I've included some photos throughout, to evoke a world collapsed and re-claimed by vine and stone and wind. And yes, several of them are NOT in fact, on the Point Reyes Peninsula at all, but in Greece (which is at this moment, of course, experiencing its own set of catastrophes).
This is the story of a lost boy and a slim black box that was once called an iPhone. This is the story of a scrap of granite, a furl of limestone, quaked off the North American tectonic plate and onto the Pacific. This is the story of my hooves dark as biotite, dark as the center of the world, darker than your nightmares, my hooves that walk the ocean floor, ever North.
This is the story of a boy who lost his way with one of your dark black nightmares in his hands, searching for stories that were best left dead. They were best left where they lay under the refuse of your condominiums and banks, your endless plastic bags and take out cartons, your days even and bland as cement. At least the weeds had gotten to that refuse. The dandelions broke through first and grew blossoms as yellow as fire, as yellow as sin, as yellow as a coyote’s eyes watching in the dark of night, waiting to howl and then to eat your lambs or fuck your little white dogs.
It’s always an old elk cow who leads the rest, the hundreds, when mounting bulls with their velvet antlers have subsided, have laid it to rest. An old elk cow who’s pushed out dozens of calves, whose tits are dry, who kicks her sharp hooves at the bulls with their hard cocks, who leads the other females to the secret, quiet places where they can drop their babies, to the safe green places in spring time, to the water holes. I’m that old cow, that old silver sack of bones. I have been leading them behind me millennia by millennia, on hooves of magma and schist. I keep them close to me. I find soft pastures.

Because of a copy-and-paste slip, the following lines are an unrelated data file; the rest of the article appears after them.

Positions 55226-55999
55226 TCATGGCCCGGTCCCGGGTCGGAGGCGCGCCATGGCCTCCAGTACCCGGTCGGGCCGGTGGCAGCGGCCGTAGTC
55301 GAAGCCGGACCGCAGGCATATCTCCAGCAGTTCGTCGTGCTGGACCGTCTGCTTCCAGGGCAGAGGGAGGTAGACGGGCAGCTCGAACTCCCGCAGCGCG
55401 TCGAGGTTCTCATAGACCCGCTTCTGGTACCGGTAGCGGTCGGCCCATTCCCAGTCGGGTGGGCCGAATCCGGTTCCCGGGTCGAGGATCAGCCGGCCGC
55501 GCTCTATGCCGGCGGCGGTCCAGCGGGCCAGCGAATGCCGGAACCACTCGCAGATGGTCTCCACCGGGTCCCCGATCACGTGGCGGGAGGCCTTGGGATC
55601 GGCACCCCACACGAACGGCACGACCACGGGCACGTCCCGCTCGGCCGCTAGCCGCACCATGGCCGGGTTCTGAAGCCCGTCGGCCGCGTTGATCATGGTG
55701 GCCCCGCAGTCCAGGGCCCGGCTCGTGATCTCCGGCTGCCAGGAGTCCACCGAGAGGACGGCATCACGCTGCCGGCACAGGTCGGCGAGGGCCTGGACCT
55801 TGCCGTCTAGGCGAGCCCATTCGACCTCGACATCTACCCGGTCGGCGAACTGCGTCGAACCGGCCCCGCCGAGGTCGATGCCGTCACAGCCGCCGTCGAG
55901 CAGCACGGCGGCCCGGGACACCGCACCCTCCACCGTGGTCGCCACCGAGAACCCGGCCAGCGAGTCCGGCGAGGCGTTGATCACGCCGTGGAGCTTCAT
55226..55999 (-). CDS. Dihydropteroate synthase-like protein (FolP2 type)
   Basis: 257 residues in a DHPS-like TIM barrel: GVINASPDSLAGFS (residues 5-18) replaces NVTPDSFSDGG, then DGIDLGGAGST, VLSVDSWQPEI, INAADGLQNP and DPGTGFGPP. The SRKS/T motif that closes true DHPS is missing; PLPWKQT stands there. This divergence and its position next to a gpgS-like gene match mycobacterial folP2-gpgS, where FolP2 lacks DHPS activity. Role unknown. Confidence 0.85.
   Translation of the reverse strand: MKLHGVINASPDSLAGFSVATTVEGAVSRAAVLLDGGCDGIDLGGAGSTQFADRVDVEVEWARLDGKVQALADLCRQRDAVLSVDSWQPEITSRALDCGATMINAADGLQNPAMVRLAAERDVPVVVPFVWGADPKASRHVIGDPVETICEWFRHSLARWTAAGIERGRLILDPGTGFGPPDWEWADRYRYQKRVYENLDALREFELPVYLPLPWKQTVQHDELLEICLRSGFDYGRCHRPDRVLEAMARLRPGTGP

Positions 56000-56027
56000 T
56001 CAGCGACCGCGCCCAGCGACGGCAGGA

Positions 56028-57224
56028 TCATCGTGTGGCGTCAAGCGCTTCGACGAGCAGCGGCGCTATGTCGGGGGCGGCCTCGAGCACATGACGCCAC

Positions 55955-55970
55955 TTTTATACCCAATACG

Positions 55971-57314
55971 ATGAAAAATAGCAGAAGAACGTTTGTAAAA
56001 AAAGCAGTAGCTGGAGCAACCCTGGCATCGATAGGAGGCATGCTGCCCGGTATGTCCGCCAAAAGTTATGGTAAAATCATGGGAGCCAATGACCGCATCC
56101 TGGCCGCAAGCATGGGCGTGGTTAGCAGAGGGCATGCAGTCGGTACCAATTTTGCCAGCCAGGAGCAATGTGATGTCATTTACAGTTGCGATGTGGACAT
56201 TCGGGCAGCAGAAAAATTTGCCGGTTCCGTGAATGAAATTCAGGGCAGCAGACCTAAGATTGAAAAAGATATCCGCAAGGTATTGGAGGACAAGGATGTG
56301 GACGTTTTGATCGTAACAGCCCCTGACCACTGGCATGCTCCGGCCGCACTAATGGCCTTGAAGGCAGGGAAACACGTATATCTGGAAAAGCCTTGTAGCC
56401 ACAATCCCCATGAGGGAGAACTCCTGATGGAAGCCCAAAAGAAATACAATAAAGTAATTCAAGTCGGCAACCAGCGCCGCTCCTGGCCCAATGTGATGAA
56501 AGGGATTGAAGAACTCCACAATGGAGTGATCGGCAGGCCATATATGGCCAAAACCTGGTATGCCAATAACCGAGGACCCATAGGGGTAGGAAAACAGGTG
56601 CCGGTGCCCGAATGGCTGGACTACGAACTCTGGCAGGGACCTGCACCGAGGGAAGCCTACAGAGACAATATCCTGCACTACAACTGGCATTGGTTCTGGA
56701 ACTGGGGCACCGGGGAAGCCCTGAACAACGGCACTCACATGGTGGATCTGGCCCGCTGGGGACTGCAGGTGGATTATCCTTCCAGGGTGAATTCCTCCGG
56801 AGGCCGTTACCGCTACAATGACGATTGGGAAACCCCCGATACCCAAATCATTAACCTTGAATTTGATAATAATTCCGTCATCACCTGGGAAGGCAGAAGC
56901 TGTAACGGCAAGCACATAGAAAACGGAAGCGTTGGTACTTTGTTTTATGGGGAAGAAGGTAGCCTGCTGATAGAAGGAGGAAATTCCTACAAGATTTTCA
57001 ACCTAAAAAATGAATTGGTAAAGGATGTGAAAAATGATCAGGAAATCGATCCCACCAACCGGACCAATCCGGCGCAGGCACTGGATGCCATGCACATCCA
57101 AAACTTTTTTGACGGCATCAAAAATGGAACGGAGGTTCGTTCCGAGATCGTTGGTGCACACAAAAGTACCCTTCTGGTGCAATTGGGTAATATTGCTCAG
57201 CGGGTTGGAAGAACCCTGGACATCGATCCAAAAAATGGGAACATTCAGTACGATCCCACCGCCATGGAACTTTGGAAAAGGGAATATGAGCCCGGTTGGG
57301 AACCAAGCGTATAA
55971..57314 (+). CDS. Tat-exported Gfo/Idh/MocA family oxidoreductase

Sometimes we move against the continent, following its easy trail. That’s when I’m lazy, and tired, and the winds have been laying their wild fingers on me too harsh. We scrape granite full of mica into our stomachs, four each, the stomachs that grind and grind as we walk with our hooves darker than nightmares in an ocean deeper than any one of your cranes or submarines, your sonic telescopes, your Mars Rovers, could have ever fathomed. It is full in its salty wombs with creatures who generate light inside their own bodies. They glow more beautiful than any light bulb, LED or Edison.
It was nice to rest against the continent, that other groaning mass of lithosphere. Things crossed over onto our backs when I leaned into it. They made homes in our skins, our dark fur. Hundreds of species of bird. Pine trees. Mountain beavers. Once, saber-toothed cats. Mammoths with hooked tusks and dusk songs deeper than the moan of a tractor. Eventually, people. We liked the first ones.
Later, when we’d had enough, I changed our course. I left the sharp pathway of the continent. I broke away, and my granite-boned cousins followed me on their biotite hooves. They bugled as we went.
Much later, the few people who were still left made up stories. They’re not so bad. They’re very apt, in fact. They must have figured out how simple it is to press their ears down to the dirt and listen, between the bishop pine roots and stones. How to hear us, moving, grazing on oceanic crust, walking onward, taking them with us. Someone listened close enough, and heard me calling back to the rest through the fog, through the heat and grind of our stone bodies, our hundred hearts beating, hot as fire, slow as stars. That someone, I guess, started to catch on.
So they have these stories about my organs—my guts, wombs, heart, brain—and the land they call Tomales Point, which is also my granite and prairie grass body, which is also my tangled and wind beaten old heart, which is also my strong nose, pointing the rest toward the North, finding the easiest footing, making a new trail through the ocean.